Morning hikes are wonderful. The misty air, cool and refreshing. The solitude, the serenity of a slowly waking forest. Mysterious and beautiful.
Spring means gorgeous weather, which means I can finally spend time outside.
The Seawall is a gorgeous place to go jogging. There are two in Vancouver, one along each side of the inlet. I go to the one closer to my house, of course, and get this amazing view as a reward.
It’s nice to jog in areas full of fellow runners and casual walkers. The clear skies always bring forth smiles. The numerous adorable dogs help, too. One day I’ll have a dog to walk every morning. One day.
So though the whole time I’m jogging it hurts and I’m questioning why I decided to torture myself like this… all I have to do is look out to the ocean and realize just how worth it it is.
My muscles strain as I force myself over another large boulder. I grasp the root ahead of me for balance. I can feel my legs burning, my lungs on fire. Still I push on, eyes fixed in front of me. Only the sound of my own harsh breathing reaches my ears.
My old record is taunting me, laughing at each pained step I take. I nearly growl as I urge myself to go faster. I can rest when I reach the top.
Five minutes and I’ll be there.
I manage to pass a fellow hiker. Then someone passes me. I can see the light between the trees, a beacon of accomplishment. Almost there.
One more minute. One last turn.
I see a man standing at the side of the trail, stance relaxed, waiting, perhaps stopping to catch his breath.
“Don’t stop now!” I pant, encouraging. “the top is right there!”
He glances at me and smiles. “why rush,” He replies. “It is good to just be here.” A thick Italian accent lilts his words.
My steps falter, and my eyes stray sideways. Vivid greens and browns greet my eyes, and the freshness of the mountain air pervades my nose.
Don’t we sometimes get so caught up in what we’re doing that we forget the beauty around us? Competition and goals are important, but so is enjoying yourself. To try and find joy in whatever you are doing.
So I went to this Taekwondo demonstration that blew my mind. It was a great reminder of why I love this martial art so much.
It’s not the first demo that I’ve watched, having seen others on video and youtube, but it’s the first live demo in Korea that I’ve seen. And it was amazing.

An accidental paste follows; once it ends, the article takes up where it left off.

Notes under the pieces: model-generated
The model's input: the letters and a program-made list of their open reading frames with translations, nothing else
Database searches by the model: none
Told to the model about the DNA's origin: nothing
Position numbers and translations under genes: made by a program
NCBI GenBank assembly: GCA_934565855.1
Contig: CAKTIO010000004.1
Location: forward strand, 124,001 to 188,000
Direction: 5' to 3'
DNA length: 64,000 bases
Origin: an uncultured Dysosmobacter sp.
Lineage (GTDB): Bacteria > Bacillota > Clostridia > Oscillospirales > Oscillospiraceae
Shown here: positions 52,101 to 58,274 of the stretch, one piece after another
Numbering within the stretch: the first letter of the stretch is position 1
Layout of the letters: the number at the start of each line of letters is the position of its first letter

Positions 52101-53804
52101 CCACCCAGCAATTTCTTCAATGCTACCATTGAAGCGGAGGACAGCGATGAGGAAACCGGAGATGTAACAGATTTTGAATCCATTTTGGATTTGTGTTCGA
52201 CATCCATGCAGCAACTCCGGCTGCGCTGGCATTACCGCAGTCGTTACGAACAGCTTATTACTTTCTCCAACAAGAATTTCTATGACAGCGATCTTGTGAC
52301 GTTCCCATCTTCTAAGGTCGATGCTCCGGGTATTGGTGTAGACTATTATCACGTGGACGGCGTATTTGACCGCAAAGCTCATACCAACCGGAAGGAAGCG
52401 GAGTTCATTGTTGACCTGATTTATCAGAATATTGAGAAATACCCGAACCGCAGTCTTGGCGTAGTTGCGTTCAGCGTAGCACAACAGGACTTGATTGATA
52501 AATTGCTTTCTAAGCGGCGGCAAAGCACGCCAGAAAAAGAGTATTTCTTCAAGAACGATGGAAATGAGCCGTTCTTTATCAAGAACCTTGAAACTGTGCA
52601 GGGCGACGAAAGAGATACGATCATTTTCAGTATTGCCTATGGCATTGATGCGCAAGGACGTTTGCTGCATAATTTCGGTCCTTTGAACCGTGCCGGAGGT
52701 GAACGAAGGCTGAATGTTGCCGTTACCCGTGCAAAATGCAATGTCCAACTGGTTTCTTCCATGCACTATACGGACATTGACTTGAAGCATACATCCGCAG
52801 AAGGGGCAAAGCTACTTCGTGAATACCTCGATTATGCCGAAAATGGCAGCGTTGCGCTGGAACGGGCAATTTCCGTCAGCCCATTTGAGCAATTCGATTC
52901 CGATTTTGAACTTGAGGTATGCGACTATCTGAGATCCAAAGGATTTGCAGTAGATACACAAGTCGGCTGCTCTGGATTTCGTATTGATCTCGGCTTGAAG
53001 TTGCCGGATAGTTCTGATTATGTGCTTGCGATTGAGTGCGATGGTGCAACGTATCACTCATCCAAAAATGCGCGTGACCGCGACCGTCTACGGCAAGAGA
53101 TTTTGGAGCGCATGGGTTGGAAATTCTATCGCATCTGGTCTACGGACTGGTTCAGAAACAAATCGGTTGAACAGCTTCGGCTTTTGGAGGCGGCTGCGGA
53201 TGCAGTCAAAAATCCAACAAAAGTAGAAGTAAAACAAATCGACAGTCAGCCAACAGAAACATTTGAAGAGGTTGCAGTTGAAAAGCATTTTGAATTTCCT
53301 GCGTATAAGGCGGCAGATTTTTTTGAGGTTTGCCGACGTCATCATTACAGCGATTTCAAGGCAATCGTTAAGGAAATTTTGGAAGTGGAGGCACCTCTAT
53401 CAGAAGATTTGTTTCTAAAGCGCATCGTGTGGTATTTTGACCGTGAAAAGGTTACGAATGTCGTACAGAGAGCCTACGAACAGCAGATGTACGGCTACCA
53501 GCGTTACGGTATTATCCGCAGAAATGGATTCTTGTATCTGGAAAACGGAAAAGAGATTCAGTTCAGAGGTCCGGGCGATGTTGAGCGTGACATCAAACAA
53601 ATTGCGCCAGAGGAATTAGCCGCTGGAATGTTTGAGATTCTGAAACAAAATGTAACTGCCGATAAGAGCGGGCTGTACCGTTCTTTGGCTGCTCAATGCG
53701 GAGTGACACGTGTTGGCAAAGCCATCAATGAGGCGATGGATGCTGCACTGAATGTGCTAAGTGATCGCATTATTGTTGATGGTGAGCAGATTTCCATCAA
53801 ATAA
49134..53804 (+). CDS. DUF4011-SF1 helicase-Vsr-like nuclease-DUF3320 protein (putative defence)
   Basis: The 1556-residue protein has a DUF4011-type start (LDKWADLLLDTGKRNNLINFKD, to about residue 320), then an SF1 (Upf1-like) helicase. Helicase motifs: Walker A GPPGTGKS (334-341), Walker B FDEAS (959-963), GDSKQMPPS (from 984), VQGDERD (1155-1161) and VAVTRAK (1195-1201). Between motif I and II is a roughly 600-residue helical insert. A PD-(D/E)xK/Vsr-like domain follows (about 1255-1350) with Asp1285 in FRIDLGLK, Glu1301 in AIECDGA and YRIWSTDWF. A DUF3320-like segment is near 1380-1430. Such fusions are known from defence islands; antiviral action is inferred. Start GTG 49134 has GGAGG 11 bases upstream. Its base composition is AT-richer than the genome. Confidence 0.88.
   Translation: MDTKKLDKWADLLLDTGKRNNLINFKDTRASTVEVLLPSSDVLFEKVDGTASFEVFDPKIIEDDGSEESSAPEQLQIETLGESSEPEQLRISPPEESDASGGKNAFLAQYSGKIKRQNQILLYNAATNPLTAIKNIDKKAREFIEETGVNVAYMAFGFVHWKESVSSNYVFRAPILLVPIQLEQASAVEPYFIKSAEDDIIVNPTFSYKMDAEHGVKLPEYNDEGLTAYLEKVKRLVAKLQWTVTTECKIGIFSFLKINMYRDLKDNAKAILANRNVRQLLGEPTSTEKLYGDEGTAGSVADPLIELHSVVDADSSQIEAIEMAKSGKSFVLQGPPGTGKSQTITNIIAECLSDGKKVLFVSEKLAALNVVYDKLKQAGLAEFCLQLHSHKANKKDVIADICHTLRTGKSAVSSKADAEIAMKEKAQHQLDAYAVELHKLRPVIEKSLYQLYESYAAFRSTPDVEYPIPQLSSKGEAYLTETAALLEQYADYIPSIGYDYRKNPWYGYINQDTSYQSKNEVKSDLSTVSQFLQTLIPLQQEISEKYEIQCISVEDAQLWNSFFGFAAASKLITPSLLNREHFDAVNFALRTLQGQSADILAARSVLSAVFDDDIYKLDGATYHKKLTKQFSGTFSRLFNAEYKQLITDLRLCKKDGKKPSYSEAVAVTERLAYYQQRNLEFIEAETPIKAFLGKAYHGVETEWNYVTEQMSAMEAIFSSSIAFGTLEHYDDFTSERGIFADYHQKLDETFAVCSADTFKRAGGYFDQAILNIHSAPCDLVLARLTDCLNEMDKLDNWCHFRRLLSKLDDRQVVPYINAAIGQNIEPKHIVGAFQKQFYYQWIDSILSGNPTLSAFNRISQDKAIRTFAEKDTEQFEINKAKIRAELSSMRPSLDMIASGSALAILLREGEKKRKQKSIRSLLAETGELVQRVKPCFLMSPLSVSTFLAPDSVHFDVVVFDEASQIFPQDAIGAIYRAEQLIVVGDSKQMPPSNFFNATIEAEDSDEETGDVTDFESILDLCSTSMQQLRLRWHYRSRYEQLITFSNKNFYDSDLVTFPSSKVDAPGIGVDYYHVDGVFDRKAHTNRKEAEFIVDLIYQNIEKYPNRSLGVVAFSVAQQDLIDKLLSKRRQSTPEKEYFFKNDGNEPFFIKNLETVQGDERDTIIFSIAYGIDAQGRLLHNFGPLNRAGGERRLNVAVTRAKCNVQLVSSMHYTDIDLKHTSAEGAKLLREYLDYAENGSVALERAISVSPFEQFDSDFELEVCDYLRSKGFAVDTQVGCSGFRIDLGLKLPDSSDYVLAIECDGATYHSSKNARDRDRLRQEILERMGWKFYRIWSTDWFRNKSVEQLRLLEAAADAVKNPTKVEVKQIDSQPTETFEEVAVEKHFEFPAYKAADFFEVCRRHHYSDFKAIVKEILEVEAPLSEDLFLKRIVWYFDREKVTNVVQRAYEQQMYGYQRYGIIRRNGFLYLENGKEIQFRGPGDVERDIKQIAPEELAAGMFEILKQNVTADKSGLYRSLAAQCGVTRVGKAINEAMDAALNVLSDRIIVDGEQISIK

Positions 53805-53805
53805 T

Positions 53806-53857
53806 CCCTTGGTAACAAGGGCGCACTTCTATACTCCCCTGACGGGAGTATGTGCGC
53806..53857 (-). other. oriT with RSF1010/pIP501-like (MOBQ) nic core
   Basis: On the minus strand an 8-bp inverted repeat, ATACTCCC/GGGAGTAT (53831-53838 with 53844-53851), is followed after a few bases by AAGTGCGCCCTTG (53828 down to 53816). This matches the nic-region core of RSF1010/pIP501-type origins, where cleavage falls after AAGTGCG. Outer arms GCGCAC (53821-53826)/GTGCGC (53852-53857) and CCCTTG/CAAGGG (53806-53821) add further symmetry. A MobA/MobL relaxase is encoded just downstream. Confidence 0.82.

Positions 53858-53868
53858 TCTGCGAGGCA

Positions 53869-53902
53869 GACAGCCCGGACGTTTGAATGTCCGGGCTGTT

The discipline, control, and coordination was mind blowing. The precision, the skill, and the creativity too. They mixed a lot of hiphop in the TaekwonDance. Made for a very entertaining show.
They also did a number that commented on school bullying and violence. It was really well done.
One guy sang (really well) while kicking, spinning, jumping, and flipping. And he wore a sparkly uniform too. How awesome is that?
This demo made me both jealous and determined at the same time.
I have participated in demonstrations before, but nothing of this calibre. Demo teams in Canada pale in comparison to the ones here.
If you ever have the chance to watch a Taekwondo demonstration in Korea, definitely do it.
I may never participate in something so amazing, but I can train as if I will.
The only time you ever jog is when the sky starts beating its fists against the pavement and then, inevitably, your face. The harsh smack of each drop against your skin is soothing, meditative, barely rhythmic. It beats to the pounding of your feet, it mimicks your heart. It’s almost as effective as a handy waterfall.
You’re soaked the minute you step outside. Your clothes cling to your body in dissent, and only concede in the safety and warmth of your room.
Your hair is distressed, drenched, limp. It nudges your eye, but you dismiss its complaint with a flick of your head. Droplets charge the rain ahead of you, but are soon overwhelmed and beaten down. You hope that you don’t succumb to the same fate.
There’s a burning sensation, caused by your harsh, desperate attempts to breathe. Sometimes a sympathetic droplet will land in your mouth, a willing sacrifice to soothe the anger of your throat. Your body is starting to show its resentment towards your choices.
Your legs are next to feel the flames of effort and exertion. They throb and groan in disapproval. They gnaw on your knees and hammer at your ankles. But you don’t listen because you know that they have always had weak judgement of what was good and what was not. Sometimes you consider heeding their advice, but in the end you can never resist the challenge that the sky spits down.
Your whole body begins to weep. Tears of pain make their slow pilgrimage downwards, towards the end of their existence.
For you are only human, you are limited, and you can only carry so much weight before you begin to protest. With every motion, you strike at the rain, then retreat again in defeat. And tears are torn from you with each stroke.